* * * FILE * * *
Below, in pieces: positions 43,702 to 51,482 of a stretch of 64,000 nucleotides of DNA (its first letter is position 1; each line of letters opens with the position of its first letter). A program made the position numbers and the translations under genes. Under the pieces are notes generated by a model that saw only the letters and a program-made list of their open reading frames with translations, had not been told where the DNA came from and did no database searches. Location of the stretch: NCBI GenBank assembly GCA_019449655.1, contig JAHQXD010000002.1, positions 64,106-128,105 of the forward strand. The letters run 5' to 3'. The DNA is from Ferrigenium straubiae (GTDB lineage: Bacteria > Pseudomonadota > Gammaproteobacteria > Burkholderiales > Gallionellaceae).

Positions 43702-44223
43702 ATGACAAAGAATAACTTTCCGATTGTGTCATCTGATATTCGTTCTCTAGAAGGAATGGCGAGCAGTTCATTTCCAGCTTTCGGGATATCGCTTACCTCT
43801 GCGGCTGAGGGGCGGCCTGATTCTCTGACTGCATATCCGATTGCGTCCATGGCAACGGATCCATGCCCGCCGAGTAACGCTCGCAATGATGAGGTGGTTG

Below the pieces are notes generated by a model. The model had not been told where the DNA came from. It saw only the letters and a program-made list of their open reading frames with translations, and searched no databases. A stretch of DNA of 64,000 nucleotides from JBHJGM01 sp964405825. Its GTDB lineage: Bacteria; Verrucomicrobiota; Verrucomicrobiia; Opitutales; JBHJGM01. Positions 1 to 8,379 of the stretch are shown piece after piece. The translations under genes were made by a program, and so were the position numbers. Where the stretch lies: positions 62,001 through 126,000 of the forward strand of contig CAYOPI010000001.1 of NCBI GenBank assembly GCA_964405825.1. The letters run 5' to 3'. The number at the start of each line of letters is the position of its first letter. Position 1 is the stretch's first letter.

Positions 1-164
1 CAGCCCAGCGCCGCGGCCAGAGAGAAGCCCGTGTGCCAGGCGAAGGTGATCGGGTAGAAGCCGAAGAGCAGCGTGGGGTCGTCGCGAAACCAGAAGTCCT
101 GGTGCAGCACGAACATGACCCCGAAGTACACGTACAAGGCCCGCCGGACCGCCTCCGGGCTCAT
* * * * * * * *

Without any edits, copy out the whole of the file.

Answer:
Below, in pieces: positions 43,702 to 51,482 of a stretch of 64,000 nucleotides of DNA (its first letter is position 1; each line of letters opens with the position of its first letter). A program made the position numbers and the translations under genes. Under the pieces are notes generated by a model that saw only the letters and a program-made list of their open reading frames with translations, had not been told where the DNA came from and did no database searches. Location of the stretch: NCBI GenBank assembly GCA_019449655.1, contig JAHQXD010000002.1, positions 64,106-128,105 of the forward strand. The letters run 5' to 3'. The DNA is from Ferrigenium straubiae (GTDB lineage: Bacteria > Pseudomonadota > Gammaproteobacteria > Burkholderiales > Gallionellaceae).

Positions 43702-44223
43702 ATGACAAAGAATAACTTTCCGATTGTGTCATCTGATATTCGTTCTCTAGAAGGAATGGCGAGCAGTTCATTTCCAGCTTTCGGGATATCGCTTACCTCT
43801 GCGGCTGAGGGGCGGCCTGATTCTCTGACTGCATATCCGATTGCGTCCATGGCAACGGATCCATGCCCGCCGAGTAACGCTCGCAATGATGAGGTGGTTG

Below the pieces are notes generated by a model. The model had not been told where the DNA came from. It saw only the letters and a program-made list of their open reading frames with translations, and searched no databases. A stretch of DNA of 64,000 nucleotides from JBHJGM01 sp964405825. Its GTDB lineage: Bacteria; Verrucomicrobiota; Verrucomicrobiia; Opitutales; JBHJGM01. Positions 1 to 8,379 of the stretch are shown piece after piece. The translations under genes were made by a program, and so were the position numbers. Where the stretch lies: positions 62,001 through 126,000 of the forward strand of contig CAYOPI010000001.1 of NCBI GenBank assembly GCA_964405825.1. The letters run 5' to 3'. The number at the start of each line of letters is the position of its first letter. Position 1 is the stretch's first letter.

Positions 1-164
1 CAGCCCAGCGCCGCGGCCAGAGAGAAGCCCGTGTGCCAGGCGAAGGTGATCGGGTAGAAGCCGAAGAGCAGCGTGGGGTCGTCGCGAAACCAGAAGTCCT
101 GGTGCAGCACGAACATGACCCCGAAGTACACGTACAAGGCCCGCCGGACCGCCTCCGGGCTCAT